[¶8] Alerus contends Erwin's arguments about his motion to amend are not properly before this Court on appeal and should not be decided because Erwin failed to identify them as issues in his notice of appeal.
[¶9] In a civil case the notice of appeal must include a preliminary statement of the issues. N.D.R.App.P. 3(c). The explanatory note to the rule states, “The purpose of the requirement is to provide the court information to make a preliminary determination whether oral argument is unnecessary. In this list, the appellant is expected to provide the court notice of the issues of which the appellant is aware at the time the notice of appeal is filed.” The rule requires a preliminary statement of the issues, and the explanatory note states the appellant is expected to include the issues it is aware of at the time the notice is filed. The failure to include an issue in the notice of appeal does not preclude review of the issue.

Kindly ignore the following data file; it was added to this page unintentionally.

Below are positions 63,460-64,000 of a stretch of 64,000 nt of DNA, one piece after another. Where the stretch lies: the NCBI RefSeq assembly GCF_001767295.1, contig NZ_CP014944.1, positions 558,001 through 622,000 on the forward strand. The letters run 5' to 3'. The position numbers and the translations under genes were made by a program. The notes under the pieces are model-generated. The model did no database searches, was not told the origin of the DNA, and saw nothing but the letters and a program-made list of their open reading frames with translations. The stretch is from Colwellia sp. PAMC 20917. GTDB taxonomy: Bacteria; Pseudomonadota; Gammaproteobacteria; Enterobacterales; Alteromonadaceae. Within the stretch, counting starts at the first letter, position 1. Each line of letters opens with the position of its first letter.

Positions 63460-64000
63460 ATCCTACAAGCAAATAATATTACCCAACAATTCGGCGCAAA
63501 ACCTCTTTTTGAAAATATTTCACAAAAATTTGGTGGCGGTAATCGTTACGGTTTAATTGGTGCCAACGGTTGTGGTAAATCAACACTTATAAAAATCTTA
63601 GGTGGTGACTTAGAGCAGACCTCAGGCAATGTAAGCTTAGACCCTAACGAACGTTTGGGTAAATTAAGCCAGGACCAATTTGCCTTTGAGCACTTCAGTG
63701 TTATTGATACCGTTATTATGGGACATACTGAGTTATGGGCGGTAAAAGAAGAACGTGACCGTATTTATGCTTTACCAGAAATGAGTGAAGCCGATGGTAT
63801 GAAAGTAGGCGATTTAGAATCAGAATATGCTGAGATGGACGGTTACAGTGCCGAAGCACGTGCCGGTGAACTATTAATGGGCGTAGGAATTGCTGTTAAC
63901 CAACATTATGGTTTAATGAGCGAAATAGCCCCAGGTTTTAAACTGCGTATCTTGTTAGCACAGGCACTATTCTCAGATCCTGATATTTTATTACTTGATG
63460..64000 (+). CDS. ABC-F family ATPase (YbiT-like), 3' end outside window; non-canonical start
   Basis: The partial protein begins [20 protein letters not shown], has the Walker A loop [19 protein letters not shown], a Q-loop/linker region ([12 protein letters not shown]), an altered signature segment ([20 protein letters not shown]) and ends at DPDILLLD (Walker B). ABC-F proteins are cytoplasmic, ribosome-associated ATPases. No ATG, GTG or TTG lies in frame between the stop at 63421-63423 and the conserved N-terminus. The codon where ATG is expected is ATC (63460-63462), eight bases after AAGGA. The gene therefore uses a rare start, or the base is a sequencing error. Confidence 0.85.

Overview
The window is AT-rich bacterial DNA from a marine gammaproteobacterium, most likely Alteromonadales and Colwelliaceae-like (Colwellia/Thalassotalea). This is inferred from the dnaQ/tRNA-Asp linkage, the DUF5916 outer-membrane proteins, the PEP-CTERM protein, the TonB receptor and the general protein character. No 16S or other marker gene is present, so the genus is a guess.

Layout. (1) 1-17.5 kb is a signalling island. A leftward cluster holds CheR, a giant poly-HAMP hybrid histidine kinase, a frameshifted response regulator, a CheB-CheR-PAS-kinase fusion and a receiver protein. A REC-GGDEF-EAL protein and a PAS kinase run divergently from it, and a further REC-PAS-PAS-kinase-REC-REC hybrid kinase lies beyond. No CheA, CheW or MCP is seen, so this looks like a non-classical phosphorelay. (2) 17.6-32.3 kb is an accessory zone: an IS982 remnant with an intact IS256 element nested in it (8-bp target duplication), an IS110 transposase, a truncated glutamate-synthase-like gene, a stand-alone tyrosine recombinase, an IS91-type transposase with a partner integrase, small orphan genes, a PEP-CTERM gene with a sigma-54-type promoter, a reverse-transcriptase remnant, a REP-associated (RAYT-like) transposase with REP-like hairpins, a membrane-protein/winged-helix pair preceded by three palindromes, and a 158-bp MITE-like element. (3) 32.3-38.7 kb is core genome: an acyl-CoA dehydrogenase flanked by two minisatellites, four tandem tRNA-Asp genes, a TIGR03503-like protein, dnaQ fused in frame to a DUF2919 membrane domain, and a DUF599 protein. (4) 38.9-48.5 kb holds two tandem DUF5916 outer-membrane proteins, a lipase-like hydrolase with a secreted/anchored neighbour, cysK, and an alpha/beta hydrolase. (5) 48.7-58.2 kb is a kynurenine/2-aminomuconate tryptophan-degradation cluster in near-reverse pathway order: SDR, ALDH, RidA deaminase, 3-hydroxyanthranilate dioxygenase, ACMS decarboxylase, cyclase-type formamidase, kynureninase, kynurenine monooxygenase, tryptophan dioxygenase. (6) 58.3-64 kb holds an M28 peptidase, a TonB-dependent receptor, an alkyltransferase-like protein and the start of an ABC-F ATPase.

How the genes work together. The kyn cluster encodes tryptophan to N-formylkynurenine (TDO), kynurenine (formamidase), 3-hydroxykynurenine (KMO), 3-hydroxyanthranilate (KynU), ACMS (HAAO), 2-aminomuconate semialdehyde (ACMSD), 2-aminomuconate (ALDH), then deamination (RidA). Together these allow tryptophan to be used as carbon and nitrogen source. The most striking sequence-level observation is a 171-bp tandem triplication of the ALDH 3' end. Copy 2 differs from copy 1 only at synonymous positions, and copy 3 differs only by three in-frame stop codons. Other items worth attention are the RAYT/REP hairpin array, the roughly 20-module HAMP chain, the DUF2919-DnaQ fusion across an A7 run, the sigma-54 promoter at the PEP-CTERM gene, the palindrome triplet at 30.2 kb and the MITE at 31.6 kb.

[¶10] “A decision on a motion to amend a pleading is addressed to the sound discretion of the district court and will not be reversed on appeal unless the court abused its discretion.” Yesel v. Brandon, 2015 ND 195, ¶ 18, 867 N.W.2d 677. A court abuses its discretion when it acts in an arbitrary, unconscionable, or unreasonable manner, it misinterprets or misapplies the law, or when its decision is not the product of a rational mental process leading to a reasoned determination. Id.
[¶11] Before trial, a party may amend its pleading once either before being served with a responsive pleading or within twenty-one days after serving the pleading if a responsive pleading is not allowed and the action is not yet on the trial calendar. N.D.R.Civ.P. 15(a)(1). Other amendments are allowed before trial “only with the opposing party's written consent or the court's leave. Leave shall be freely given when justice so requires.” N.D.R.Civ.P. 15(a)(2).